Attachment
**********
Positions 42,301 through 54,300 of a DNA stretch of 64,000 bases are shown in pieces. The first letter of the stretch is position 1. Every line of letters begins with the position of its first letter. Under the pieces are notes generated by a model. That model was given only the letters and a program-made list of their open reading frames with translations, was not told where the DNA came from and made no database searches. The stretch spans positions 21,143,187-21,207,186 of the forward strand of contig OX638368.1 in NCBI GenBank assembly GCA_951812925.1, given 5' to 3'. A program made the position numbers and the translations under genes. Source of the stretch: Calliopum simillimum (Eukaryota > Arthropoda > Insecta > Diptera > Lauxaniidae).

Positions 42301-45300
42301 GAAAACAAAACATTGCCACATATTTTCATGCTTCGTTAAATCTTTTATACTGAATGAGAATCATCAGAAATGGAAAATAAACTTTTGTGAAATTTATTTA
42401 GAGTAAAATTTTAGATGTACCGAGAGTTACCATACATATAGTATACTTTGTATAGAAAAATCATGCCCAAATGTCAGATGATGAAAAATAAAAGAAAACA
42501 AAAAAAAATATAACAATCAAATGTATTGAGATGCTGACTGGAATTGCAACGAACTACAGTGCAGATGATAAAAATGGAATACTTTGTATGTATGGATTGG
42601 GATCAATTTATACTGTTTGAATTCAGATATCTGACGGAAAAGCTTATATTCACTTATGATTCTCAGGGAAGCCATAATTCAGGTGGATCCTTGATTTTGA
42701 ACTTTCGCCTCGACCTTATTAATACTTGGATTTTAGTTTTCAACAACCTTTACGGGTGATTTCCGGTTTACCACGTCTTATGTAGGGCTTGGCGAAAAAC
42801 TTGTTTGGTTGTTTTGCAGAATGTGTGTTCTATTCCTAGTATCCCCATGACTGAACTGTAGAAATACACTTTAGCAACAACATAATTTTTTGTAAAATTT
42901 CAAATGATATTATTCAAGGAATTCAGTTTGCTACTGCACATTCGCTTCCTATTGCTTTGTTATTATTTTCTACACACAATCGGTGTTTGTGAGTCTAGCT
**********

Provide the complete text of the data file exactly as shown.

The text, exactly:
Positions 42,301 through 54,300 of a DNA stretch of 64,000 bases are shown in pieces. The first letter of the stretch is position 1. Every line of letters begins with the position of its first letter. Under the pieces are notes generated by a model. That model was given only the letters and a program-made list of their open reading frames with translations, was not told where the DNA came from and made no database searches. The stretch spans positions 21,143,187-21,207,186 of the forward strand of contig OX638368.1 in NCBI GenBank assembly GCA_951812925.1, given 5' to 3'. A program made the position numbers and the translations under genes. Source of the stretch: Calliopum simillimum (Eukaryota > Arthropoda > Insecta > Diptera > Lauxaniidae).

Positions 42301-45300
42301 GAAAACAAAACATTGCCACATATTTTCATGCTTCGTTAAATCTTTTATACTGAATGAGAATCATCAGAAATGGAAAATAAACTTTTGTGAAATTTATTTA
42401 GAGTAAAATTTTAGATGTACCGAGAGTTACCATACATATAGTATACTTTGTATAGAAAAATCATGCCCAAATGTCAGATGATGAAAAATAAAAGAAAACA
42501 AAAAAAAATATAACAATCAAATGTATTGAGATGCTGACTGGAATTGCAACGAACTACAGTGCAGATGATAAAAATGGAATACTTTGTATGTATGGATTGG
42601 GATCAATTTATACTGTTTGAATTCAGATATCTGACGGAAAAGCTTATATTCACTTATGATTCTCAGGGAAGCCATAATTCAGGTGGATCCTTGATTTTGA
42701 ACTTTCGCCTCGACCTTATTAATACTTGGATTTTAGTTTTCAACAACCTTTACGGGTGATTTCCGGTTTACCACGTCTTATGTAGGGCTTGGCGAAAAAC
42801 TTGTTTGGTTGTTTTGCAGAATGTGTGTTCTATTCCTAGTATCCCCATGACTGAACTGTAGAAATACACTTTAGCAACAACATAATTTTTTGTAAAATTT
42901 CAAATGATATTATTCAAGGAATTCAGTTTGCTACTGCACATTCGCTTCCTATTGCTTTGTTATTATTTTCTACACACAATCGGTGTTTGTGAGTCTAGCT